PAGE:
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10 May 2010

JMSC Student Lands Job at Bloomberg

JMSC student Marco Lui, who is currently completing his Master of Journalism course, has landed a job at Bloomberg.

He follows in a long line of JMSC students and alumni to secure jobs at the financial news provider.

Marco Lui

Marco Lui

The 25-year-old Hong Kong Chinese journalism student has been offered a position as a reporter on the ‘Speed Desk’ where he will cover news and earning reports with, as the role suggests, incredible speed.

Lui credits an internship he did in January at Bloomberg as being the key to gaining full time employment.

“If I hadn’t been a student I wouldn’t have got the internship which was a foot in the door. It was also useful to do the internship in January as now the summer internships are much more competitive.”

Marco Lui completed a double major at HKU in 2007 in Journalism, and in Economics and Finance. It was during this time that he gained the dual grounding in business journalism that gained him his first job at the Hong Kong Economic Times when he graduated first time round.

However, after a year as a financial reporter, he quit and moved into marketing at a mutual fund company. Lui said he found the job boring and missed going out to interviews. Then the market crashed.

“I decided I’d like to go back into journalism and was speaking to Professor Ying Chan (Head of the JMSC) about it. She suggested that I return to the JMSC to study [for] a Master in Journalism in order to learn about English language reporting from the likes of Rusty Todd.”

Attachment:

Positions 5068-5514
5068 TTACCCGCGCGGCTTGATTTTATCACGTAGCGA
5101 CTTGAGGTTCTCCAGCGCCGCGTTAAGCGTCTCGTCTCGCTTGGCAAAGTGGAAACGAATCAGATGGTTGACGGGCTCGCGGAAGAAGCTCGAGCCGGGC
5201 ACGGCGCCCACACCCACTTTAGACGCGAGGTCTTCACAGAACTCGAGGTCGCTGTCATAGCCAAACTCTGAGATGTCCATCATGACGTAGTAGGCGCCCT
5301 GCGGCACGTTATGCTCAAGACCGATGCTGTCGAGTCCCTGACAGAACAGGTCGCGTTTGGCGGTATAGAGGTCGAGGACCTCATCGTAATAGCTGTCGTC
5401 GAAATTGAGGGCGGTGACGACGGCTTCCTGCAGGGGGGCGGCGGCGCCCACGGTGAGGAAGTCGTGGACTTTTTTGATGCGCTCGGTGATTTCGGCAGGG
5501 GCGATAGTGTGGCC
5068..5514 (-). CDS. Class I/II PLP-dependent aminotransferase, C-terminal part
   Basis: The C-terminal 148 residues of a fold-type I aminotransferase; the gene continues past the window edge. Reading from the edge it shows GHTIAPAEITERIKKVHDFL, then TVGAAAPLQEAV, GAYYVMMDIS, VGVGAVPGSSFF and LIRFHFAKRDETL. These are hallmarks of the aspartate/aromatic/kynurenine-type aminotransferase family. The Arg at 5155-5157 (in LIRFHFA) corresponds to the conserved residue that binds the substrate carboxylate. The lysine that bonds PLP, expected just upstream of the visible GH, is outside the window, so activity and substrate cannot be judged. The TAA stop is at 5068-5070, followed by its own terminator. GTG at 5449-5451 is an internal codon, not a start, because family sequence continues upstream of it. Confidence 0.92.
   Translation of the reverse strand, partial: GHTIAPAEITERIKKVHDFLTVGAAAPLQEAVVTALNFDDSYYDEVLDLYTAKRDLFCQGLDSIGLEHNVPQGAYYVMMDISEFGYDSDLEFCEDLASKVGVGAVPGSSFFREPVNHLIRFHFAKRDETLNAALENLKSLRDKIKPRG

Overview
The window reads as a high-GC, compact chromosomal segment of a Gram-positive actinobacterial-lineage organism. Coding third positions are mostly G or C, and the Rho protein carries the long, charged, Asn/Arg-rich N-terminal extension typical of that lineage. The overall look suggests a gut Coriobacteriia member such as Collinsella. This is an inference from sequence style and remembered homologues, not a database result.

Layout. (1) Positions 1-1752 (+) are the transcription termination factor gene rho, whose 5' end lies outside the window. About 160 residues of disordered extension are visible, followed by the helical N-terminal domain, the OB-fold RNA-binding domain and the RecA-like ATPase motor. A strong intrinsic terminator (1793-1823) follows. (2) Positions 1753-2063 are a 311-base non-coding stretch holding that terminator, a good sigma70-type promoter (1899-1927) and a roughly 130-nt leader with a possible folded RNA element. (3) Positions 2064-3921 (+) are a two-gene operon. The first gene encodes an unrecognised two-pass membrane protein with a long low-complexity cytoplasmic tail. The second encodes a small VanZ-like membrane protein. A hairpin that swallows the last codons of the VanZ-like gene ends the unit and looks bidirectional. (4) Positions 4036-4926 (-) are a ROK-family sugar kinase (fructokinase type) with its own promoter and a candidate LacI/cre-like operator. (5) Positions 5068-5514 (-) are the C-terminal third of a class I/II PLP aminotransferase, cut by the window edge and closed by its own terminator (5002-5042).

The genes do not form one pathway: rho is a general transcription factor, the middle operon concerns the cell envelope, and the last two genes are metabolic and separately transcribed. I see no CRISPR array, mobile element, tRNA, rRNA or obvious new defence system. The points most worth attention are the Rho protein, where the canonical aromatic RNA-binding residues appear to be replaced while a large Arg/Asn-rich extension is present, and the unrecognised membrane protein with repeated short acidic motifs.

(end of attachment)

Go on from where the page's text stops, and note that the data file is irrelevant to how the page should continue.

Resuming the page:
Professor Rusty Todd

Professor Rusty Todd

Professor Todd, a long time reporter and editor at The Asian Wall Street Journal, specialises in business journalism and editing.

“Rusty Todd taught us how to write in an international media style,” says Lui. “It’s very similar to Bloomberg’s style so I can really hit the ground running.”

Lui was given the job after several rounds of nerve-racking interviews. He is extremely happy to have been successful and to be returning into the financial markets as a journalist again: “The things I am looking forward to most are the sheer speed of the job and also the emphasis on accuracy.”

Marco follows in the footsteps of many other JMSC students who have studied at the JMSC then been employed by Bloomberg. JMSC students are often keen to work in financial journalism because it is so important in this region.

The JMSC has a strong focus on business journalism and arms students with the tools of the trade through the teachings of Professor Todd and other staff, like Jeff Timmermans, who focus specifically on business and finance. In addition, many students do internships in financial journalism media which gives them the right experience on their CVs when looking for work.

Cornelius Rahn (MJ 2009) did an internship at Bloomberg in Frankfurt before being hired there and Elaine Chan (MJ 2007) did an internship for Bloomberg in Hong Kong and now works for the speed desk in New York.

JMSC alums now working at Bloomberg include William Bi (MJ 2006) in Beijing, Mark Lee (MJ 2004) in Hong Kong, Stuart Biggs (MJ2004) in Tokyo and Greg Ahlstrand (MJ 2009) bureau chief in Jakarta. Other MJs who got Bloomberg internships this summer include Ronnie Koo and Alison Zhou, both in Hong Kong, and Monami Yui in Tokyo. Saul Sugarman (MJ 2009) was also hired as a multimedia producer for Bloomberg in Hong Kong but has since moved on to San Francisco where he works as a freelancer.

Marco Lui is the recipient of the Young Journalist Scholarship contributed by Frank Proctor, publisher of Muse Magazine. He completes his MJ at the end of next semester and starts work at Bloomberg on June 7.